Why Can’t Democrats Give Trump Credit on North Korea?

The Singapore summit actually made the world a safer place. The president’s critics won’t admit it.

Evan Vucci / AP

For congressional Democrats, it’s payback time. Ever since 2015, when Barack Obama struck a nuclear deal with Iran, prominent Republicans—including Donald Trump and his top foreign policy advisers—have accused Obama and his Democratic supporters of, in Mike Pompeo’s words, “surrender.” They’ve accused Obama of signing a deal that doesn’t meaningfully restrain Iran’s nuclear ambitions and, by seeking a warmer relationship with its regime, of betraying Iran’s long-suffering people.

The irony, therefore, is nearly irresistible. In his nuclear summit this week in Singapore, Trump gave up more—and got less—than Obama did with Iran. He flattered Kim Jong Un in ways Obama never flattered Hassan Rouhani or Ayatollah Khamenei. And so, having been offered a free shot on goal, congressional Democrats are taking it. It’s satisfying to expose your political adversaries as frauds.

But the Democrats are wrong. They’re not wrong that Trump proved a weaker, dumber negotiator than Obama. They’re wrong to suggest that makes the Singapore summit a failure. In their desire to prove themselves savvy and tough, Democrats are proving myopic. And they’re making themselves de facto allies of ultra-hawks like John Bolton, who may try to derail the Trump-Kim peace process, and revive the threat of war.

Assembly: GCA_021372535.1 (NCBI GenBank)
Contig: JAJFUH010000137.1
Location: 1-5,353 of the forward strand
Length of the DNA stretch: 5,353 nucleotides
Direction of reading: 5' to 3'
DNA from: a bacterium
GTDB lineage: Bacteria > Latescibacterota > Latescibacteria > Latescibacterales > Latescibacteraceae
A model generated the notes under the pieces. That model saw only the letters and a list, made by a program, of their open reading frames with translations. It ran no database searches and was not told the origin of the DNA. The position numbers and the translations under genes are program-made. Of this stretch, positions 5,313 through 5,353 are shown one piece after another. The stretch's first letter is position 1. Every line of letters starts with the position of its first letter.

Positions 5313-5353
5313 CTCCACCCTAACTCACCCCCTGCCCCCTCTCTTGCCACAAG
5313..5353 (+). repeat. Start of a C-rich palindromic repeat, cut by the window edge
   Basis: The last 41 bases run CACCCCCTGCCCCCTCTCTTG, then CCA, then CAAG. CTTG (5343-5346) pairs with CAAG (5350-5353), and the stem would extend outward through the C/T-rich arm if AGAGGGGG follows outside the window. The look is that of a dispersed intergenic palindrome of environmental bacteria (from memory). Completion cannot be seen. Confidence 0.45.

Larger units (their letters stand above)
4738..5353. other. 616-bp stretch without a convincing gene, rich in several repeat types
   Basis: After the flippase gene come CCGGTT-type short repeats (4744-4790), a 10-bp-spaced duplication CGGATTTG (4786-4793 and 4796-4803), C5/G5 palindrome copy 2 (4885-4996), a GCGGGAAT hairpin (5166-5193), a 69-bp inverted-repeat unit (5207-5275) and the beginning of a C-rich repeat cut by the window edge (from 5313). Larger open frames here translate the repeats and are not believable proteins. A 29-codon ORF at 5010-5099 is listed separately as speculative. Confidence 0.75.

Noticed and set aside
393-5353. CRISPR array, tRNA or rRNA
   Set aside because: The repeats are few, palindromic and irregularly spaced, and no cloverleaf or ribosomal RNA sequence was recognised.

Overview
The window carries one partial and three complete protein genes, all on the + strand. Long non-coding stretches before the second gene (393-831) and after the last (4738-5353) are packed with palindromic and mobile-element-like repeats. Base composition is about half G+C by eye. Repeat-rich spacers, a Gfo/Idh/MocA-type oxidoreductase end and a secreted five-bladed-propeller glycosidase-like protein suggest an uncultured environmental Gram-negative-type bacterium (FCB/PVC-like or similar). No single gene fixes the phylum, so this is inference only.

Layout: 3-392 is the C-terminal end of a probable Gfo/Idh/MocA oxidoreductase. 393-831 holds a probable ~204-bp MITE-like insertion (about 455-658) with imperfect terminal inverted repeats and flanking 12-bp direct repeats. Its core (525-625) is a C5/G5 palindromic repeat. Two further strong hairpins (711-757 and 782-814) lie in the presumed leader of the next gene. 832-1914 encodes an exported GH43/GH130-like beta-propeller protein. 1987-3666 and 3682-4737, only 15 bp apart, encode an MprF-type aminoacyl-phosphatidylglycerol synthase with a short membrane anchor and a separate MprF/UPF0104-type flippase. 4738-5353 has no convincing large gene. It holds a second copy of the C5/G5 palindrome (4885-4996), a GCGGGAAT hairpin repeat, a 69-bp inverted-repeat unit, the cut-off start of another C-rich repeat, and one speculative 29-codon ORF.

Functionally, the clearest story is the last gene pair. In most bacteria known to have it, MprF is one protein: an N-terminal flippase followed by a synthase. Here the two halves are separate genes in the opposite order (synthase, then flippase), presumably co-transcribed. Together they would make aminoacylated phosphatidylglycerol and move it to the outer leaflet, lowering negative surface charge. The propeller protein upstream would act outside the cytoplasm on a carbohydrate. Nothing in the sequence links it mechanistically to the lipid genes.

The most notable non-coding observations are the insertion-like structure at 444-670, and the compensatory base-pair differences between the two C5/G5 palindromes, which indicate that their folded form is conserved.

The Democratic criticism of Trump’s behavior in Singapore has two main parts. The first is that Trump made big concessions and got little in return. “What the United States has gained is vague and unverifiable at best,” scolded Senate Minority Leader Chuck Schumer. “What North Korea has gained, however, is tangible and lasting.” What Schumer means is that Trump agreed to meet North Korea’s leader, something other presidents have not done, and to suspend military exercises with South Korea while Kim agreed to only ambiguous, unspecific language about denuclearization.

But by looking at the summit in isolation, Schumer is missing the larger tradeoff. Why might North Korea pose a threat to the United States? Because it has nuclear weapons that it may soon be able to place on missiles able to reach America. That’s why U.S.–North Korean relations last year fell into crisis. Pyongyang was making what The Washington Post called “astonishing improvements in North Korea’s ballistic-missile program,” and Trump responded by threatening war.